Everyone in the meetings industry is focused on what’s ahead — what trends will impact attendees tomorrow, which issues will shape the next generation of experiences and how they can prepare for the new wave of meetings and events. At COCAL 2014 in Guatemala, I had a chance to hear some of the most respected thinkers in the meetings industry discuss what they think will guide the future.
Now, I know what most meeting professionals expect to read on the next line: technology. Don’t worry, though. This is not another piece on leveraging big data to predict your attendees’ wants and needs or harnessing a new social media platform to communicate with them.
Instead, it’s about the one tool that Mike McCauley, vice president and director of experience at Williams Gerard Productions, believes matters above all else for meeting professionals: creativity.
“Creativity is the currency of the twenty-first century,” McCauley said. “Computers can’t empathize, and they can’t create.”
SEE ALSO: How Creativity Generates Economic Value
McCauley’s perspective is especially powerful because he focuses on the intangible element of being a meeting planner: the ability to understand your attendees emotions and feelings. That ability is an essential piece of figuring out how to design an experience that will make them disconnect from their smartphones and tablets and solely focus on what’s happening at your meeting.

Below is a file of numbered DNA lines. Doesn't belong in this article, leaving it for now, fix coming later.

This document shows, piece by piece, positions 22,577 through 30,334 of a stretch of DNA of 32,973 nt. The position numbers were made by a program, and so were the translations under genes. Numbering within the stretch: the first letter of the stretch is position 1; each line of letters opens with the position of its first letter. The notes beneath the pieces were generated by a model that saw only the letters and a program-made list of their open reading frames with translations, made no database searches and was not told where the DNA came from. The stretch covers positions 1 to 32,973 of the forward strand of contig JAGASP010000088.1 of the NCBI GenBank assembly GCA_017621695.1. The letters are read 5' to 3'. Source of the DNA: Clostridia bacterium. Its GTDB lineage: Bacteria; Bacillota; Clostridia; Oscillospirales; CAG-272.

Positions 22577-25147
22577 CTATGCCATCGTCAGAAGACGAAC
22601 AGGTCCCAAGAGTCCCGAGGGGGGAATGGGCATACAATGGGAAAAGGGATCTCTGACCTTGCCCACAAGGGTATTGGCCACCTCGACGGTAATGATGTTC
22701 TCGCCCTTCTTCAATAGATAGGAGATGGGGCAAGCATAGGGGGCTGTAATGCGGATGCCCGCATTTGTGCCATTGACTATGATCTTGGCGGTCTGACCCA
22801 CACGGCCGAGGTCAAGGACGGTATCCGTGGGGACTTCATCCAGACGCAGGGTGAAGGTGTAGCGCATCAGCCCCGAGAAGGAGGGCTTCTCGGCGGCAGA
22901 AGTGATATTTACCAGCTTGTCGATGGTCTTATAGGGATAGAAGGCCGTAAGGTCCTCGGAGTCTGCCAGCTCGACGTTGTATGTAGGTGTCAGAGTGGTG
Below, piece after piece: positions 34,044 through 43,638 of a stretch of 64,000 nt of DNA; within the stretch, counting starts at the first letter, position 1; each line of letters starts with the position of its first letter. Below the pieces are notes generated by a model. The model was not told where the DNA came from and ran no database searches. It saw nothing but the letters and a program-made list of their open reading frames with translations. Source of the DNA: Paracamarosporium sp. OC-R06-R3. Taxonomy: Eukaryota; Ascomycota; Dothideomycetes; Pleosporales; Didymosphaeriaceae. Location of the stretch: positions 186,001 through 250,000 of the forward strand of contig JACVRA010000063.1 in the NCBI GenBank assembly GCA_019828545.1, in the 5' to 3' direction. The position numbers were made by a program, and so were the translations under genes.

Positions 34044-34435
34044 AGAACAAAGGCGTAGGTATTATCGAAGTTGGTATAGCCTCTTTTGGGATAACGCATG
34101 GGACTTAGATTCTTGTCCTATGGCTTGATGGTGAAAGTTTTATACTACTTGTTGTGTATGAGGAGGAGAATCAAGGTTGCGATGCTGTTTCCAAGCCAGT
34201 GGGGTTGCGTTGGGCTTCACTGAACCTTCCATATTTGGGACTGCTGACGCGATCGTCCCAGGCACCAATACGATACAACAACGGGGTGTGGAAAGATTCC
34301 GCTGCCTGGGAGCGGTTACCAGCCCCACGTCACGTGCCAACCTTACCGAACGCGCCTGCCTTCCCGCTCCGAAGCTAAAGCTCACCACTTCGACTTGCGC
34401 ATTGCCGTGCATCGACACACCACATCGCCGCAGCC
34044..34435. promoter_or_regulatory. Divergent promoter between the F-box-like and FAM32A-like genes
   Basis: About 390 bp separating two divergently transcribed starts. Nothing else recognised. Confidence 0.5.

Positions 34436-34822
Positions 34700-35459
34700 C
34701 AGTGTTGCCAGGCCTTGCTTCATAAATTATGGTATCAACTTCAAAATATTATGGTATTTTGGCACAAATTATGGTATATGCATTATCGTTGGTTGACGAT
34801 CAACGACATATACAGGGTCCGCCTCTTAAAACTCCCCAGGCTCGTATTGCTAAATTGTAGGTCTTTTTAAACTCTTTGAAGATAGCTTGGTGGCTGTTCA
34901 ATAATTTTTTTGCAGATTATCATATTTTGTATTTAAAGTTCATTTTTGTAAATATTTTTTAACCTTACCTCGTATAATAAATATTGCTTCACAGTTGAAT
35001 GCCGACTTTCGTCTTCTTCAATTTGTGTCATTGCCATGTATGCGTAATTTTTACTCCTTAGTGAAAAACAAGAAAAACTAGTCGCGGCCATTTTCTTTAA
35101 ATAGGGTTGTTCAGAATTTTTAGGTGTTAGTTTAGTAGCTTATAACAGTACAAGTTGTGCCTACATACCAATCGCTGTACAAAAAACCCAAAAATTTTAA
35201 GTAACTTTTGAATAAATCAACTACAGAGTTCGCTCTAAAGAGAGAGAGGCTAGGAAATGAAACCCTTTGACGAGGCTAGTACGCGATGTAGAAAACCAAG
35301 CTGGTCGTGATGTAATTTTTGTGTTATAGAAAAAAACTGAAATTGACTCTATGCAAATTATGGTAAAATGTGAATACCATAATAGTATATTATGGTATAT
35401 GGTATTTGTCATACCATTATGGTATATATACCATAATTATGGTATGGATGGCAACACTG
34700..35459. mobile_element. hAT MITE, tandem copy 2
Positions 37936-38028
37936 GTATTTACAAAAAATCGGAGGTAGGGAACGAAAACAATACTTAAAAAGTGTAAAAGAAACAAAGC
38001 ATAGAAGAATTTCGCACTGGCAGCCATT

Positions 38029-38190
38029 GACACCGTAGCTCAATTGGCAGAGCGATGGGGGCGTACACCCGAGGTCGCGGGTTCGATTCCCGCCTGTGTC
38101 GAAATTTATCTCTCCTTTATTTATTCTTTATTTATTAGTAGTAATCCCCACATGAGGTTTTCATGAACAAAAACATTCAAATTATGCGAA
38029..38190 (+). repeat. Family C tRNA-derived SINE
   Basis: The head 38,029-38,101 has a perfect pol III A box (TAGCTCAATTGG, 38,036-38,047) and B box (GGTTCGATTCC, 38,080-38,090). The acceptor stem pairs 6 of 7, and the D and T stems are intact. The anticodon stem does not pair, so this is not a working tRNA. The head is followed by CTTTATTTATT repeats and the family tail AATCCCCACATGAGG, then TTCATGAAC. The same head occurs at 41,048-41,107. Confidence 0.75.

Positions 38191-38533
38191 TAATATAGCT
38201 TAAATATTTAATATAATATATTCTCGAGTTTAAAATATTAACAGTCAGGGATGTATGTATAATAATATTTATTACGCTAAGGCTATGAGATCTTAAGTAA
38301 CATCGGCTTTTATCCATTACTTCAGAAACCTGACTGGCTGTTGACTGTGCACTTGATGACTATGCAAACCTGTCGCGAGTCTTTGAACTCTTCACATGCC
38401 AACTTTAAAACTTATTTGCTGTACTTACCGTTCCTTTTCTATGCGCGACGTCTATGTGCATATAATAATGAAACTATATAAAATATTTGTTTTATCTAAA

“Your job is to take people out of reality,” McCauley said. “If someone loses themselves in the experience for a second, that stays with them. It makes a mark that will stay forever.”
So how do you stay creative while juggling all of your responsibilities and managing your team? Here’s a look at three key tips McCauley shared with the audience at COCAL.
1) Seek Your Daily Inspirations.
It’s easy to get buried beneath the day-to-day weight of emails and calendar appointment reminders. However, McCauley reminded everyone at COCAL to find new sources to unlock their imaginations everyday. Oftentimes, that means giving yourself the time to not think about work.
SEE ALSO: 3 Ideas To Inspire You In 2014
2) Aspire To Authenticity.
Creativity may be the currency of the 21st century, but authenticity certainly helps to increase its value. McCauley reminded meeting planners that they must work to create one-of-a-kind environments. He cited one example of his own work during his time at Freeman to help a foundation that was aiming to raise funds for needy children in Africa. Rather than simply talking to attendees about why they should donate money, McCauley and his team traveled to Africa for a week to truly understand how the children lived. They returned and built an immersive environment that recreated the dire living situation. They even tried to pipe in the smells.
3) Create Community.
In addition to being creative, meeting planning is about actually creating a community. As you think about your meeting and your attendees, think about what can bring them closer together. How can you plan a program that helps attendees get to know each other on a deeper level than the here’s-my-business-card connection?
I’ve been staying busy over the past few months as PCMA contributes education at events around the world. Click here
to read my thoughts from the Asia-Pacific Incentives & Meetings Expo in Melbourne.